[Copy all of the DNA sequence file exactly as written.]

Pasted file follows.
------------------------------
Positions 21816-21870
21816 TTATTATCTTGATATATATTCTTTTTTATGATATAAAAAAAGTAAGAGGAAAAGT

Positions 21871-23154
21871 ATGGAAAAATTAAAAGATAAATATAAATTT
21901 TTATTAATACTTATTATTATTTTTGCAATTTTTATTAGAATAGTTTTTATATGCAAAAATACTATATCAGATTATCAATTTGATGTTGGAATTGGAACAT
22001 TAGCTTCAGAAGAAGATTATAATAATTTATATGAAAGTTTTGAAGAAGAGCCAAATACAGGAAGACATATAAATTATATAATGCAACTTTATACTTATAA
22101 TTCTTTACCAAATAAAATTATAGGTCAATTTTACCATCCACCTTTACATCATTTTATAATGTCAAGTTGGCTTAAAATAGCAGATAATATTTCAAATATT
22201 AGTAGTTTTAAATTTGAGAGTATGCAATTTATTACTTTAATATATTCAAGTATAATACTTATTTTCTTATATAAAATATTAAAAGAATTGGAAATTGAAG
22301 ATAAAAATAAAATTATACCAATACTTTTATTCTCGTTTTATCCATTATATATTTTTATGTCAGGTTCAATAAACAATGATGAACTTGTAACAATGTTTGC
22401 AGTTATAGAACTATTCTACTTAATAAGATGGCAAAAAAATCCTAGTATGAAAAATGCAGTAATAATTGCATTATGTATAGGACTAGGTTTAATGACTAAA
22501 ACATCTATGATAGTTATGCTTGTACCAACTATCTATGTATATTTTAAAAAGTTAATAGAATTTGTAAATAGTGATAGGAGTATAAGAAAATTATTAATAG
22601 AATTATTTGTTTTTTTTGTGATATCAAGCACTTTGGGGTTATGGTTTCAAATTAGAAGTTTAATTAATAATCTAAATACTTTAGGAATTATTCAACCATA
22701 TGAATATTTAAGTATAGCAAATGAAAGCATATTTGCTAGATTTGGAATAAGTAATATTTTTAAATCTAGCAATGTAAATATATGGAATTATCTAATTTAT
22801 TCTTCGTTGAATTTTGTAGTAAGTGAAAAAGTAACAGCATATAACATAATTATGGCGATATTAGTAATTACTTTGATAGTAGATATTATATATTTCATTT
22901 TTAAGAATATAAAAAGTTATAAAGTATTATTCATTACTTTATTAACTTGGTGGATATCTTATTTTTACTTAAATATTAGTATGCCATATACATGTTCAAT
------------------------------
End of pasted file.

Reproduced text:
Positions 21816-21870
21816 TTATTATCTTGATATATATTCTTTTTTATGATATAAAAAAAGTAAGAGGAAAAGT

Positions 21871-23154
21871 ATGGAAAAATTAAAAGATAAATATAAATTT
21901 TTATTAATACTTATTATTATTTTTGCAATTTTTATTAGAATAGTTTTTATATGCAAAAATACTATATCAGATTATCAATTTGATGTTGGAATTGGAACAT
22001 TAGCTTCAGAAGAAGATTATAATAATTTATATGAAAGTTTTGAAGAAGAGCCAAATACAGGAAGACATATAAATTATATAATGCAACTTTATACTTATAA
22101 TTCTTTACCAAATAAAATTATAGGTCAATTTTACCATCCACCTTTACATCATTTTATAATGTCAAGTTGGCTTAAAATAGCAGATAATATTTCAAATATT
22201 AGTAGTTTTAAATTTGAGAGTATGCAATTTATTACTTTAATATATTCAAGTATAATACTTATTTTCTTATATAAAATATTAAAAGAATTGGAAATTGAAG
22301 ATAAAAATAAAATTATACCAATACTTTTATTCTCGTTTTATCCATTATATATTTTTATGTCAGGTTCAATAAACAATGATGAACTTGTAACAATGTTTGC
22401 AGTTATAGAACTATTCTACTTAATAAGATGGCAAAAAAATCCTAGTATGAAAAATGCAGTAATAATTGCATTATGTATAGGACTAGGTTTAATGACTAAA
22501 ACATCTATGATAGTTATGCTTGTACCAACTATCTATGTATATTTTAAAAAGTTAATAGAATTTGTAAATAGTGATAGGAGTATAAGAAAATTATTAATAG
22601 AATTATTTGTTTTTTTTGTGATATCAAGCACTTTGGGGTTATGGTTTCAAATTAGAAGTTTAATTAATAATCTAAATACTTTAGGAATTATTCAACCATA
22701 TGAATATTTAAGTATAGCAAATGAAAGCATATTTGCTAGATTTGGAATAAGTAATATTTTTAAATCTAGCAATGTAAATATATGGAATTATCTAATTTAT
22801 TCTTCGTTGAATTTTGTAGTAAGTGAAAAAGTAACAGCATATAACATAATTATGGCGATATTAGTAATTACTTTGATAGTAGATATTATATATTTCATTT
22901 TTAAGAATATAAAAAGTTATAAAGTATTATTCATTACTTTATTAACTTGGTGGATATCTTATTTTTACTTAAATATTAGTATGCCATATACATGTTCAAT